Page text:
Monday, February 4, 2008

Remove the mask; let me see who you really are…

Chris’ comment about karma reminded me of a good story that got omitted last week. There we were, on the mountain waiting for some people and kind of half looking at the skiis left outside as people went inside for food. Noboru said, “Man, look at that. Only in Japan can you leave you stuff sitting somewhere and not have it stolen.”
I was like “whaaa? We do that in Canada too” Mind you I’m a lot more fearful of my stuff disappearing than I am here; it still was an interesting perspective though of someone from California. “There are racks everywhere where you can leave your skiis but nobody uses them unless they can lock it up.” (Pictured: me at Nozawa Onsen last weekend)

“People have a good sense of karma here” he goes on.
“Oh? What do you mean by that?” I inquire.
“Well they won’t screw with you because they know it can just as easily happen to them.” I think it was at this point I fully understood ‘karma’ for the first time.

So ya, I was happy I could walk Monday, I feared the wrath of my body for putting it through such a strenuous weekend. School is winding down for January and February, the passing of the school year quickly approaching. I have more free time than usual at work. While a break is greatly appreciated, it is a good reminder that I should be glad to be busy. A number of other ALTs I know only have a couple classes a week; enchanting the dreaded boredom and trying-to-look busy demon into their places of work.

I have thumb wrestled such a beast before; it has a tendency to get into your head… to control your thoughts. “I could be playing video games right now instead” and “everyone thinks I’m lazy because I’m not doing anything right now” start off as quick jabs; and over time dissolve into deep, fluid debates. “I already asked if there’s anything I could do, if I ask again I’ll be bugging them” v.s. “maybe I should go home, I wonder if they’d notice.” I have a few outlets/earplugs to fight against such a demon; methods include my current writing or the studying of Japanese. Sometimes I just get up and walk around the school for a bit to get some fresh air; and if I bump into any students their excitement of seeing me usually is an energy boost for a while.

After school Monday I went and played badminton with my some of my students. I helped them shovel snow and they had a great time and invited me out. It was interesting though when I showed up they were like “oh you kept your promise!” I was thinking to myself “I made a promise?” Yikes, gotta be more careful. I made a fleeting mention how I would maybe come out next Monday; an effort that has increased thanks to the cold weather. I played in my sweater and normal pants; I didn’t want to put on my shorts in that frigid gym. Sure after playing for a while I started sweating but I didn’t freeze and that was the main thing ☺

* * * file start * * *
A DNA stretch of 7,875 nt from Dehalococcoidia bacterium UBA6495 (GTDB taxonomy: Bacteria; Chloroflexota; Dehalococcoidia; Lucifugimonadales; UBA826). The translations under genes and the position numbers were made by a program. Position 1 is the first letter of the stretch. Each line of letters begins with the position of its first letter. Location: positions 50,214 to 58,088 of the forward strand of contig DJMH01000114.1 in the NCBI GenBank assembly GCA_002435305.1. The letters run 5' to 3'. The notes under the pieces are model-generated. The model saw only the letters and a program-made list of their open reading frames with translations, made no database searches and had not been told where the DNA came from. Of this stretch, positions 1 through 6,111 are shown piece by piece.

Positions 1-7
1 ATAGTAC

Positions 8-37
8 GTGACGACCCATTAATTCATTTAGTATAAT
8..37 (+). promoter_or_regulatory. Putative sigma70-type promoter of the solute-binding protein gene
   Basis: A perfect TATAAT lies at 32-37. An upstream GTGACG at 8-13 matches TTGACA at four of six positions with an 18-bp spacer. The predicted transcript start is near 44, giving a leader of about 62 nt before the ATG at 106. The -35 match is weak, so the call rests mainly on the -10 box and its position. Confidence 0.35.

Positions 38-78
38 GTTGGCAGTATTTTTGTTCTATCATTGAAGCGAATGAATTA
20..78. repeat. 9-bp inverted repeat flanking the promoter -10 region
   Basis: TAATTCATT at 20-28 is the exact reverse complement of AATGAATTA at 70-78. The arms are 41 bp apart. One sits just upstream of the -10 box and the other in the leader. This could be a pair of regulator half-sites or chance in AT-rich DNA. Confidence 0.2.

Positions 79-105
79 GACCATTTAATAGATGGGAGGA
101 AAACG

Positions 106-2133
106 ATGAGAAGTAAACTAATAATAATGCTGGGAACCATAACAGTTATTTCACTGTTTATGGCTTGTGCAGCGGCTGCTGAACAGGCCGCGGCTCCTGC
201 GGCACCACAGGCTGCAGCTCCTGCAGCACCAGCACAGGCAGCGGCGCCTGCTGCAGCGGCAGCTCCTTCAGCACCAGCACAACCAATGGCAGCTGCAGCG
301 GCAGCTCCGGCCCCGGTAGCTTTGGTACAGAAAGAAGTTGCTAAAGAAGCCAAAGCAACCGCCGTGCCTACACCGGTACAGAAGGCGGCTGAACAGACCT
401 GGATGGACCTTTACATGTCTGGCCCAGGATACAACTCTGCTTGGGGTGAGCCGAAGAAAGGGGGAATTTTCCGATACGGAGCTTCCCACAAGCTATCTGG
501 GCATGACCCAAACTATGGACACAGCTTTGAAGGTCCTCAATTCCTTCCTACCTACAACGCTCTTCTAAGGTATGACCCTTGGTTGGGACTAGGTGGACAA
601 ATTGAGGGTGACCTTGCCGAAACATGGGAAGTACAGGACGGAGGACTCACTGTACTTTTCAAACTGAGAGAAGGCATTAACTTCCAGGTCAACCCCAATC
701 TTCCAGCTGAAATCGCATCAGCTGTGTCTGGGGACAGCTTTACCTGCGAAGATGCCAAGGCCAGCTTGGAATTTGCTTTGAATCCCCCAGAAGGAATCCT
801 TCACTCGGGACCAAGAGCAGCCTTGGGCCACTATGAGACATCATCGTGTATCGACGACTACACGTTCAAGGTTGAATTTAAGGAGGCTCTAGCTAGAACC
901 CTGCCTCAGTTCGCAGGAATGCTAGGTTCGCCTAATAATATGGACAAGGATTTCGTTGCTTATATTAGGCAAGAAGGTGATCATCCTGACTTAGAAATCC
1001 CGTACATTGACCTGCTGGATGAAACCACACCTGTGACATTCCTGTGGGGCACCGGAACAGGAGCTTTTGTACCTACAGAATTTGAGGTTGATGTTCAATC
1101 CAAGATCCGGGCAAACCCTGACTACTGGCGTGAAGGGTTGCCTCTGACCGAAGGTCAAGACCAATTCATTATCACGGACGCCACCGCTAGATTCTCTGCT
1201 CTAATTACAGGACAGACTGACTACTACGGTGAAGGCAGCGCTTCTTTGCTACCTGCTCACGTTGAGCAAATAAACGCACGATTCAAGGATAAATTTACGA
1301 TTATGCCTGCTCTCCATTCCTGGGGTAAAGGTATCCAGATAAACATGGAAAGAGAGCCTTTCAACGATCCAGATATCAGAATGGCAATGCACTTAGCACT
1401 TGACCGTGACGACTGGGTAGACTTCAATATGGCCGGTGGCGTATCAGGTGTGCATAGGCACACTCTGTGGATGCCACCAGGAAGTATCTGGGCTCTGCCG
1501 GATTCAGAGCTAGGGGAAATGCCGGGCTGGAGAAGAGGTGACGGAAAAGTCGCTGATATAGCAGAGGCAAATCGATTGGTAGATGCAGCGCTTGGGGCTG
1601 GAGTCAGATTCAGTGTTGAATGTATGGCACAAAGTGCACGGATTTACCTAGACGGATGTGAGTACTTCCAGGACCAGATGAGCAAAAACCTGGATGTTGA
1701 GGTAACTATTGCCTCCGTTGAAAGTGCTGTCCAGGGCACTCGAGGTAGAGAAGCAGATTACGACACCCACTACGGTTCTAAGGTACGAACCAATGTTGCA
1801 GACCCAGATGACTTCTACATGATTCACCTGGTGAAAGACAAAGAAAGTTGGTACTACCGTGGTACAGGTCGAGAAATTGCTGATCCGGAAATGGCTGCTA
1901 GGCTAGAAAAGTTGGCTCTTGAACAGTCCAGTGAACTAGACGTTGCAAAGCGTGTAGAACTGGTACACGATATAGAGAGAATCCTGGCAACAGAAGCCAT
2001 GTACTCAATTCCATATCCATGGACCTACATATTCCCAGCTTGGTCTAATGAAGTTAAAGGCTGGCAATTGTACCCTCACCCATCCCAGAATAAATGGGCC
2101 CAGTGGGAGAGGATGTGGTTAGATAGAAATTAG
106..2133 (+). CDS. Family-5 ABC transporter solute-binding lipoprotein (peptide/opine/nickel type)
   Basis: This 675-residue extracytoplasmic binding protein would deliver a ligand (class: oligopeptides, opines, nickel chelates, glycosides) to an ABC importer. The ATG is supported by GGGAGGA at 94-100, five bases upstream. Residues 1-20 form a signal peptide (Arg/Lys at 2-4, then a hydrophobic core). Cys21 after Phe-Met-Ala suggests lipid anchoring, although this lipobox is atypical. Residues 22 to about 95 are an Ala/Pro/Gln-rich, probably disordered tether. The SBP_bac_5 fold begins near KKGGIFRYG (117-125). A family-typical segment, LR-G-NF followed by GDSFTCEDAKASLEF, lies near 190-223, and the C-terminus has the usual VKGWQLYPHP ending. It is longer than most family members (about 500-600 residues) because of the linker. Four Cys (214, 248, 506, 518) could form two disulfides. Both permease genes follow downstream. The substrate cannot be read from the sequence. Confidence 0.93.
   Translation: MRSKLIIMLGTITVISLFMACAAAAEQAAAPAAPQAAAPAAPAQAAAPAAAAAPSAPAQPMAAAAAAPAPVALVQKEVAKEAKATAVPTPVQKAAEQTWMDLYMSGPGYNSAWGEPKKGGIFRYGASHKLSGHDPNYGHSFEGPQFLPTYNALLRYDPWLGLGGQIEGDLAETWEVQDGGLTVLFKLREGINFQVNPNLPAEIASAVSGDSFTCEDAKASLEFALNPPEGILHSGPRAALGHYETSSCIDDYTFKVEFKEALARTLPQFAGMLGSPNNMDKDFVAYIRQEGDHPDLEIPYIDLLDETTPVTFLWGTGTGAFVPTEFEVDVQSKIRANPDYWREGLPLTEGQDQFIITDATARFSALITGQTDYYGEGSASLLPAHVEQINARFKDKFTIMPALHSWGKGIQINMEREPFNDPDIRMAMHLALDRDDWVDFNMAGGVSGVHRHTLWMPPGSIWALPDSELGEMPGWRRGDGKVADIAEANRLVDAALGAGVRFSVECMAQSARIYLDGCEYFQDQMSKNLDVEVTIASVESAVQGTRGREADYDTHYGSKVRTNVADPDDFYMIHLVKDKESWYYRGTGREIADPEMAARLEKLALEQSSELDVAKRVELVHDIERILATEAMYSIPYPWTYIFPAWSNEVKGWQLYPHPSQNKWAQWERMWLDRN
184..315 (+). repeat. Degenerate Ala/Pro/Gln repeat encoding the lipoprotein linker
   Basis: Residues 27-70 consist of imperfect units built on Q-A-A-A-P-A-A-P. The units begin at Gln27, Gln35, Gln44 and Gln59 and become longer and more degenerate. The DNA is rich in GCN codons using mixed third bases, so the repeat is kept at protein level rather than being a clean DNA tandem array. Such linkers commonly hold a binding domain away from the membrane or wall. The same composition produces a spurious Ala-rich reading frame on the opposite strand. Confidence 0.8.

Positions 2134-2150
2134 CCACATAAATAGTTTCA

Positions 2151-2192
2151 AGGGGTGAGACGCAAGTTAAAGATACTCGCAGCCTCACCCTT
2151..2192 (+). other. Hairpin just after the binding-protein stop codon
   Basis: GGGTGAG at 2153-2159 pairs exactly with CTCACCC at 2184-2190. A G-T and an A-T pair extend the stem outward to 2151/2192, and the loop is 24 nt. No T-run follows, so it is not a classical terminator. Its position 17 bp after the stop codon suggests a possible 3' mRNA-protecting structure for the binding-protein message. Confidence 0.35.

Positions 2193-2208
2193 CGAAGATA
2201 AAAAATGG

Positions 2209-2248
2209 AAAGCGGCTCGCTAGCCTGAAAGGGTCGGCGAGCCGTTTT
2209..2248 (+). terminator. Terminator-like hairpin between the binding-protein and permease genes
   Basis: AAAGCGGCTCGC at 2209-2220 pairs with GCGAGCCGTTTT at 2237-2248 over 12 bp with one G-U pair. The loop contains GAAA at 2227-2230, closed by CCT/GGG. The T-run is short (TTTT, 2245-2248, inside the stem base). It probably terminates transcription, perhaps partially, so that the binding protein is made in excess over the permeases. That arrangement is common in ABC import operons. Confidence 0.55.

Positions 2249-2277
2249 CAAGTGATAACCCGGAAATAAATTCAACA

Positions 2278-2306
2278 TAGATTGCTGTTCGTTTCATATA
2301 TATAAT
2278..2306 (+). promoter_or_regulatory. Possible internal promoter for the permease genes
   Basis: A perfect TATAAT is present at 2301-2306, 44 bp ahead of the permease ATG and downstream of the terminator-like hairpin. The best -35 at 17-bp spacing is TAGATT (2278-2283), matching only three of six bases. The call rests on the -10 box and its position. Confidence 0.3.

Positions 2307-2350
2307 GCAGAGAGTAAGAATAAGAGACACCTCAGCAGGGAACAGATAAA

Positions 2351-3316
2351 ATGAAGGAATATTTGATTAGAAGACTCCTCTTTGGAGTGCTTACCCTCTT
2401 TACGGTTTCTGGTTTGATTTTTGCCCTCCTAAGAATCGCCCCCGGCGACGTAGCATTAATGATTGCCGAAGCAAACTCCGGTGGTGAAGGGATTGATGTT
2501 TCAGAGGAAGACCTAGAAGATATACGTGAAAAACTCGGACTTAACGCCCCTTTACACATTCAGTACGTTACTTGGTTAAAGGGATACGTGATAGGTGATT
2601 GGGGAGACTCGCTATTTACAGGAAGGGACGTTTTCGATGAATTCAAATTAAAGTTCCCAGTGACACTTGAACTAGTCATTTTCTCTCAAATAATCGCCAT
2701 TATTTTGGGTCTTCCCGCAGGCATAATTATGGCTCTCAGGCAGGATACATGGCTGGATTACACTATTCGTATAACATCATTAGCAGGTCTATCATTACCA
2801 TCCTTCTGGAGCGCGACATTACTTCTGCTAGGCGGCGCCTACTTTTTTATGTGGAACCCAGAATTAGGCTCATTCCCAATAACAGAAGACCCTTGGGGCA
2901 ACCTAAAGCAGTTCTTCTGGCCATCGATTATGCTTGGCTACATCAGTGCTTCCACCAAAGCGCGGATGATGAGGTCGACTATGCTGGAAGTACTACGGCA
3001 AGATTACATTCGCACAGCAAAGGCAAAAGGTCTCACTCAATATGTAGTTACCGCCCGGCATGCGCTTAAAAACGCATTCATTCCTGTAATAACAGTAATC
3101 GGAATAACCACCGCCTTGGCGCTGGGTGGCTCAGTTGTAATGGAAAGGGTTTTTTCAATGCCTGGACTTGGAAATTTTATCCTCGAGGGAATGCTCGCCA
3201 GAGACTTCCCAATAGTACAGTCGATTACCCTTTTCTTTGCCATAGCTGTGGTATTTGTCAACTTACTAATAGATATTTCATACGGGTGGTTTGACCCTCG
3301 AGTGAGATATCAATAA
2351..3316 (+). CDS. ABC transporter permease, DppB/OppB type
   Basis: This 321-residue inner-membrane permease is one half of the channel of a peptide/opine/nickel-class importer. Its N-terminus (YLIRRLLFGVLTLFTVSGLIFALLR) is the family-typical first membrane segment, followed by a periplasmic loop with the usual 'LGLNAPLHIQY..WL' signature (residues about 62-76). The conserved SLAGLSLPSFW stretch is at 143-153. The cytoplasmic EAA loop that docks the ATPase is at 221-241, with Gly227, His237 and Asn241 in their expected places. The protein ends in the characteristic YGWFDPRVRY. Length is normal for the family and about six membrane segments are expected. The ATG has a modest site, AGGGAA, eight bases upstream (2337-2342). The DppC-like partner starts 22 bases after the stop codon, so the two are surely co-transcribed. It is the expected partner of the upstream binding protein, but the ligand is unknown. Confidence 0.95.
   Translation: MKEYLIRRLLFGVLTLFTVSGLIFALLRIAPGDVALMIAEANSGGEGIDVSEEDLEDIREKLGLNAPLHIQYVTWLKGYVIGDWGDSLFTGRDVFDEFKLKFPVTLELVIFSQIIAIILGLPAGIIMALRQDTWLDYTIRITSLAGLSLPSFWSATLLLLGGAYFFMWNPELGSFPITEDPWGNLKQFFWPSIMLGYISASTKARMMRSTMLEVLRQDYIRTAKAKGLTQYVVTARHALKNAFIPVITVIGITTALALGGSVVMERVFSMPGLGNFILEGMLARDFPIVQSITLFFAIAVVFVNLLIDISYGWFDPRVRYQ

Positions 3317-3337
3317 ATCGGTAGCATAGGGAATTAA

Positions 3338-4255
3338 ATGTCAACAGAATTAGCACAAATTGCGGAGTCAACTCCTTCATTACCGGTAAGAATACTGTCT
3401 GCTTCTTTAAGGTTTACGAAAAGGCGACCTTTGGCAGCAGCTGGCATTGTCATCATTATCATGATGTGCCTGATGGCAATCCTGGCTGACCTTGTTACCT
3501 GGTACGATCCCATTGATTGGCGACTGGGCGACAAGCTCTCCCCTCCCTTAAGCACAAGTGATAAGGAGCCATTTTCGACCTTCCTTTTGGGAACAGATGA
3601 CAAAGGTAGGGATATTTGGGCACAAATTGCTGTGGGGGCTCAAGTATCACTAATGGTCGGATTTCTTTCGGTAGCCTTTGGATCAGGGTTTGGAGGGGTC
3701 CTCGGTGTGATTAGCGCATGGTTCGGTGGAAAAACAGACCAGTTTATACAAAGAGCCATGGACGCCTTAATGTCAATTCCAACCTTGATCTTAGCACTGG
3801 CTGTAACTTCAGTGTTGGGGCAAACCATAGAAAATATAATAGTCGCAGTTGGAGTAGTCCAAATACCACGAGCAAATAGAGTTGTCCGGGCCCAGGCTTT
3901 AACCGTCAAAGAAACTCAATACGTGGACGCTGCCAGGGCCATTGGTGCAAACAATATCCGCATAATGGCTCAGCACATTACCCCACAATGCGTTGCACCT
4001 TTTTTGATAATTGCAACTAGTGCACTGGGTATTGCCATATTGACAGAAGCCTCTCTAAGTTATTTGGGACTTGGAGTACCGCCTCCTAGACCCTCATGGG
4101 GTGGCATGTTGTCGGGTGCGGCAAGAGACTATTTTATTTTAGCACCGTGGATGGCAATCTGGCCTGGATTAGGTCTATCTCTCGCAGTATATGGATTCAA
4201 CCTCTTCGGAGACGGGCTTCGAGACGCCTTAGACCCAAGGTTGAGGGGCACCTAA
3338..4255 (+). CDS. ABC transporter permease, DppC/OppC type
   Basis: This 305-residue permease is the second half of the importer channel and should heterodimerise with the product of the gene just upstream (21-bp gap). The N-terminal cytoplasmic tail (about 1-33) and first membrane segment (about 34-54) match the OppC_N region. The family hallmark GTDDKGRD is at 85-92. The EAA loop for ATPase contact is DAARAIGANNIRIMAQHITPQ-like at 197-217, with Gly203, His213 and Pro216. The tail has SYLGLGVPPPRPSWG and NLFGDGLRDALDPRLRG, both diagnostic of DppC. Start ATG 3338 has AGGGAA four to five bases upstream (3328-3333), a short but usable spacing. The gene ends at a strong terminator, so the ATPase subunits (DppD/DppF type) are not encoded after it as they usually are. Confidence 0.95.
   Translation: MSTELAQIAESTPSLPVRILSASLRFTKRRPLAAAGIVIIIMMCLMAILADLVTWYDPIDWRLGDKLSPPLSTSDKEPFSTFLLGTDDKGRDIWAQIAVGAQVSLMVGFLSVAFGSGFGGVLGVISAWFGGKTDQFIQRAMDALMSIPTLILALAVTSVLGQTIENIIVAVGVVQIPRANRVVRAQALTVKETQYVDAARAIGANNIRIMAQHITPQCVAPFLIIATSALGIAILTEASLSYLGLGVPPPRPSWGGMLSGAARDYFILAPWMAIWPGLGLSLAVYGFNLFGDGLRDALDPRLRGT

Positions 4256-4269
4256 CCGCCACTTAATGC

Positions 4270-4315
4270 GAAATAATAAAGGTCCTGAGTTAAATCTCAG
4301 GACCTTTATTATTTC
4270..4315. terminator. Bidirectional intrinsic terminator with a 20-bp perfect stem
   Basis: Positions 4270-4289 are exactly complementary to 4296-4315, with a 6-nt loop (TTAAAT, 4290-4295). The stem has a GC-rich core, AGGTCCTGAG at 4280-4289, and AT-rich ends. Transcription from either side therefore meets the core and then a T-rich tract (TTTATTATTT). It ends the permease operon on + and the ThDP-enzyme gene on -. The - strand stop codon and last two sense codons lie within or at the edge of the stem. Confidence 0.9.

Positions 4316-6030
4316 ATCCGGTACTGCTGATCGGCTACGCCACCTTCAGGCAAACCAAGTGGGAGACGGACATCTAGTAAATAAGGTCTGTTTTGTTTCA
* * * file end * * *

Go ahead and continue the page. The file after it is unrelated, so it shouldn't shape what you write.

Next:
Wednesday was our first real “block meeting”. Patricia picked Jake and I up again and drove us to Suwa lake, ½ hour to the north where we watched the fireworks in the summer. Our prefecture is so big we broke it up into ‘blocks’ so to better organize and build community. Other prefectures kind of drop their JETs off the bus and they don’t see another foreigner until that mid year conference we had in… November? Our prefectural heads told us how some JETs have gone crazy or were having abnormal problems. One had to be escorted by doctors back home, while another thought the Yakuza (Japanese Mafia) were following him and broadcasting his movements on the loudspeaker system. Each town has speakers set up for information, like when I was woken up at 6 in the morning but only understood when they said “typhoon”, causing me to worry. But ya, as they say, there are like 6000 JETs in Japan so having one or two go crazy is kinda expected. I am pretty lucky to be where I am, our prefecture is a model the other 47 places are working hard to replicate. (Pictured: me exercising in Korea)

We played a trivia game to see how well we knew each other, some were funny like “he looks like the uni-bomber”, others were embarrassing “this person will FREAK OUT if you touch her armpits” (ya she was really upset her weakness was announced) and others were just kind of weird “this person will most likely be involved with Cos-Play”. If you guessed right, apparently that was talking about me ☺ Jake knew it right away, but I never really pictured myself seriously dressing up as a video game or anime character with the bright/fancy/expensive outfits. Maybe I should try it next Halloween…

The best part of meeting I thought was when we sat down and talked the pros and cons of staying another year. I have been here over half a year now and this Friday I need to sign my contract one way or the other, staying or leaving. One third of our block is leaving (Jake included) one third is staying (Patricia included) the other third is on the fence (Neal and I included). Questions they got us to think about were friends and family back home, if we accomplished what we wanted and things like that. My biggest worry was my degree and how long I can stay out of Electronics and still be ok. It is a rapidly changing vocation and I would hate for my degree to become obsolete like the computer anyone has bought last week.